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John 12:39-43

12:39 For this reason they could not believe, 1  because again Isaiah said,

12:40He has blinded their eyes

and hardened their heart, 2 

so that they would not see with their eyes

and understand with their heart, 3 

and turn to me, 4  and I would heal them. 5 

12:41 Isaiah said these things because he saw Christ’s 6  glory, and spoke about him.

12:42 Nevertheless, even among the rulers 7  many believed in him, but because of the Pharisees 8  they would not confess Jesus to be the Christ, 9  so that they would not be put out of 10  the synagogue. 11  12:43 For they loved praise 12  from men more than praise 13  from God.

1 sn The author explicitly states here that Jesus’ Jewish opponents could not believe, and quotes Isa 6:10 to show that God had in fact blinded their eyes and hardened their heart. This OT passage was used elsewhere in the NT to explain Jewish unbelief: Paul’s final words in Acts (28:26-27) are a quotation of this same passage, which he uses to explain why the Jewish people have not accepted the gospel he has preached. A similar passage (Isa 29:10) is quoted in a similar context in Rom 11:8.

2 tn Or “closed their mind.”

3 tn Or “their mind.”

4 tn One could also translate στραφῶσιν (strafwsin) as “repent” or “change their ways,” but both of these terms would be subject to misinterpretation by the modern English reader. The idea is one of turning back to God, however. The words “to me” are not in the Greek text, but are implied.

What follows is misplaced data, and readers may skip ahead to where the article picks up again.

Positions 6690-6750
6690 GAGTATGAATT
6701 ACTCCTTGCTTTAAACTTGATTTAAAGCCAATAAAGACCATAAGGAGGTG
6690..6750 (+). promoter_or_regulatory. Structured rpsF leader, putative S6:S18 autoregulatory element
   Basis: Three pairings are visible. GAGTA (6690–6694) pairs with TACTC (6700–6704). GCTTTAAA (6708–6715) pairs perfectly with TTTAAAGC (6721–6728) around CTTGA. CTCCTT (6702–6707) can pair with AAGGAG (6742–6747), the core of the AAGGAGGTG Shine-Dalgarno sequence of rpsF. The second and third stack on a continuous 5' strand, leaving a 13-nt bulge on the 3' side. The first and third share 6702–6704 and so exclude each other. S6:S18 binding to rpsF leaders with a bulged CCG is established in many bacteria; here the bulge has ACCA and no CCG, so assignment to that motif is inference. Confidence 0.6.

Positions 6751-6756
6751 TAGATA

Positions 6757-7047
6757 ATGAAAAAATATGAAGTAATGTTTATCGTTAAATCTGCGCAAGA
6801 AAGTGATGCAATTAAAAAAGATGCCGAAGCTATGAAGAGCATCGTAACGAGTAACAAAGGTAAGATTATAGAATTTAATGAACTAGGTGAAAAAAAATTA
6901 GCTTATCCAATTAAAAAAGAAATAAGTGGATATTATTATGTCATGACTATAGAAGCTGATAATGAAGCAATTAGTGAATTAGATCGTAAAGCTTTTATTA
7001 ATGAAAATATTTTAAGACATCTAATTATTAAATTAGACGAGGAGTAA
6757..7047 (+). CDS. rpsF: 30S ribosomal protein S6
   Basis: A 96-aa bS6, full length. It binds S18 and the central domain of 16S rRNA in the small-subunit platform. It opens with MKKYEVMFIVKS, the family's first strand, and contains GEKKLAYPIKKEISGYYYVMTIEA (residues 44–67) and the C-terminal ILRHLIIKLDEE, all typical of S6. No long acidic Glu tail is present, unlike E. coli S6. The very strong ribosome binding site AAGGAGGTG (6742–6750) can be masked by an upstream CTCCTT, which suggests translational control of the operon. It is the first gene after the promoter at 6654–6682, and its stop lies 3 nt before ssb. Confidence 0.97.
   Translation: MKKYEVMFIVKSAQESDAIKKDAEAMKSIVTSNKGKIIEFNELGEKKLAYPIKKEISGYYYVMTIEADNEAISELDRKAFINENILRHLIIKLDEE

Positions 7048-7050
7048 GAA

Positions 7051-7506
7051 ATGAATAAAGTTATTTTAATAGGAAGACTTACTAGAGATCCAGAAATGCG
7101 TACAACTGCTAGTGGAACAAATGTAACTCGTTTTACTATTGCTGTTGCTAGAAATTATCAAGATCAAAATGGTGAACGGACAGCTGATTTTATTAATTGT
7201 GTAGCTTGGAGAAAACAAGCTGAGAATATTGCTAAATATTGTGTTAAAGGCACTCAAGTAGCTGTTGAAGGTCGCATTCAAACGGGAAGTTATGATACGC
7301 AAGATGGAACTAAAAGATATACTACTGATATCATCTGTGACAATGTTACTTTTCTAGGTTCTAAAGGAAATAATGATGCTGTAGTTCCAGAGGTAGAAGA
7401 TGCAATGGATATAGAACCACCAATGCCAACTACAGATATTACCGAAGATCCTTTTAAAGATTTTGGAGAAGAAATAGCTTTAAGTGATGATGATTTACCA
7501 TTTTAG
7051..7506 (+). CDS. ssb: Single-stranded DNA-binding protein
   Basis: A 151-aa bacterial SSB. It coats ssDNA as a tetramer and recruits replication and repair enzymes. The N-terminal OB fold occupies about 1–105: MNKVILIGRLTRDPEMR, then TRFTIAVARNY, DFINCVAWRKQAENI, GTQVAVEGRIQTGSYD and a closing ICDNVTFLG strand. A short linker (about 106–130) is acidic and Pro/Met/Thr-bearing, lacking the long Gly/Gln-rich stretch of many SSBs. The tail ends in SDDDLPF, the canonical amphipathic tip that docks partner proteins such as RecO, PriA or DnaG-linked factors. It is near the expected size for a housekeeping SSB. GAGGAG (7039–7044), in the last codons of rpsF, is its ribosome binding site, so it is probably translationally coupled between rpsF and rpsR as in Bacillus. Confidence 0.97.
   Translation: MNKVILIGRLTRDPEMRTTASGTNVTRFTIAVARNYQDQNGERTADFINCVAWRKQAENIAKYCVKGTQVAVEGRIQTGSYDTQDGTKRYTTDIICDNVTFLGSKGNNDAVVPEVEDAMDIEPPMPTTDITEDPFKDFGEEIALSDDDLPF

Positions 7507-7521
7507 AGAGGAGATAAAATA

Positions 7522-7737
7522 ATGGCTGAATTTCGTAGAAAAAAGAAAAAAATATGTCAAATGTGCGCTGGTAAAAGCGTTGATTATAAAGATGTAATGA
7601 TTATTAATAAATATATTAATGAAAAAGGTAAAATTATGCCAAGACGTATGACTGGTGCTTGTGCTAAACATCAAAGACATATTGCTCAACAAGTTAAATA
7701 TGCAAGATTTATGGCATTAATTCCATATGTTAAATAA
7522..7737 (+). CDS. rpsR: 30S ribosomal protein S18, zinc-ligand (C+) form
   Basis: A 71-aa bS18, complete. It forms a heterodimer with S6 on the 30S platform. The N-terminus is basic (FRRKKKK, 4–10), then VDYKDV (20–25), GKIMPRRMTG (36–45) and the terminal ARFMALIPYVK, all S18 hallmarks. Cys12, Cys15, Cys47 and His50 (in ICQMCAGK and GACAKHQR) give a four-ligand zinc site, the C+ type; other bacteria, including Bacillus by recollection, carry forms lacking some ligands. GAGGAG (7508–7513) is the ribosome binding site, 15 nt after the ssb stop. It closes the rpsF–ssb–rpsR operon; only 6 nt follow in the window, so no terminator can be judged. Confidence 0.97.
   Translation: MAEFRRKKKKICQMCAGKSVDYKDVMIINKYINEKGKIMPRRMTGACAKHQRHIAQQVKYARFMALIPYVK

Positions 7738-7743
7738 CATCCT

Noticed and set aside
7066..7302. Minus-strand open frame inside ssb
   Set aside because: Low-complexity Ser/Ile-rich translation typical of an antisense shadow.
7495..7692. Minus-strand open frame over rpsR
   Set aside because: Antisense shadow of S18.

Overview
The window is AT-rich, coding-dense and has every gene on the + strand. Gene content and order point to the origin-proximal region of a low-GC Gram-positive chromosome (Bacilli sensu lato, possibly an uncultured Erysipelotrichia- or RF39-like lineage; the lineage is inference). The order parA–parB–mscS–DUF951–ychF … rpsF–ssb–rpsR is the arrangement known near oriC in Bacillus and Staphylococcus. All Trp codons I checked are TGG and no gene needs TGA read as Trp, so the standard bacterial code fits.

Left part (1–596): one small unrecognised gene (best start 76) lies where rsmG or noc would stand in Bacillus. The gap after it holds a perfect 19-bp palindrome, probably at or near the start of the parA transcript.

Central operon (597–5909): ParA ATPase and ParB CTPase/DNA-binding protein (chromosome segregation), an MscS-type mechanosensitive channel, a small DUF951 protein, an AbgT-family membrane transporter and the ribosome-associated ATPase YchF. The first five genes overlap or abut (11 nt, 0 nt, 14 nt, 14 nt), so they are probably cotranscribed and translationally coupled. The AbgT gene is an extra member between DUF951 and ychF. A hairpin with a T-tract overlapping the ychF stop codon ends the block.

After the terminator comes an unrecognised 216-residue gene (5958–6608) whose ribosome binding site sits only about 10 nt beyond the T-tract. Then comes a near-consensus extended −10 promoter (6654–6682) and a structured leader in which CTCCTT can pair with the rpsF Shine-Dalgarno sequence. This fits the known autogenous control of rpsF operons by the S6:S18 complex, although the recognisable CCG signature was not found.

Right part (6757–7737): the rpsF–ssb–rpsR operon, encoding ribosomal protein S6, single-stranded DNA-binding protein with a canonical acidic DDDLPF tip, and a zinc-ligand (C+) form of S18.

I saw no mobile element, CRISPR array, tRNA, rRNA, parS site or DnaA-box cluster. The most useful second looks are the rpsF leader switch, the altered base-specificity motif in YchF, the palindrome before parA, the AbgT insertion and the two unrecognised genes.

5 sn A quotation from Isa 6:10.

6 tn Grk “his”; the referent (Christ) has been specified in the translation for clarity. The referent supplied here is “Christ” rather than “Jesus” because it involves what Isaiah saw. It is clear that the author presents Isaiah as having seen the preincarnate glory of Christ, which was the very revelation of the Father (see John 1:18; John 14:9).

sn Because he saw Christs glory. The glory which Isaiah saw in Isa 6:3 was the glory of Yahweh (typically rendered as “Lord” in the OT). Here John speaks of the prophet seeing the glory of Christ since in the next clause and spoke about him, “him” can hardly refer to Yahweh, but must refer to Christ. On the basis of statements like 1:14 in the prologue, the author probably put no great distinction between the two. Since the author presents Jesus as fully God (cf. John 1:1), it presents no problem to him to take words originally spoken by Isaiah of Yahweh himself and apply them to Jesus.

7 sn The term rulers here denotes members of the Sanhedrin, the highest legal, legislative, and judicial body among the Jews. Note the same word (“ruler”) is used to describe Nicodemus in 3:1.

8 sn See the note on Pharisees in 1:24.

9 tn The words “Jesus to be the Christ” are not in the Greek text, but are implied (see 9:22). As is often the case in Greek, the direct object is omitted for the verb ὡμολόγουν (Jwmologoun). Some translators supply an ambiguous “it,” or derive the implied direct object from the previous clause “believed in him” so that the rulers would not confess “their faith” or “their belief.” However, when one compares John 9:22, which has many verbal parallels to this verse, it seems clear that the content of the confession would have been “Jesus is the Christ (i.e., Messiah).”

sn See the note on Christ in 1:20.

10 tn Or “be expelled from.”

11 sn Compare John 9:22. See the note on synagogue in 6:59.

12 tn Grk “the glory.”

13 tn Grk “the glory.”

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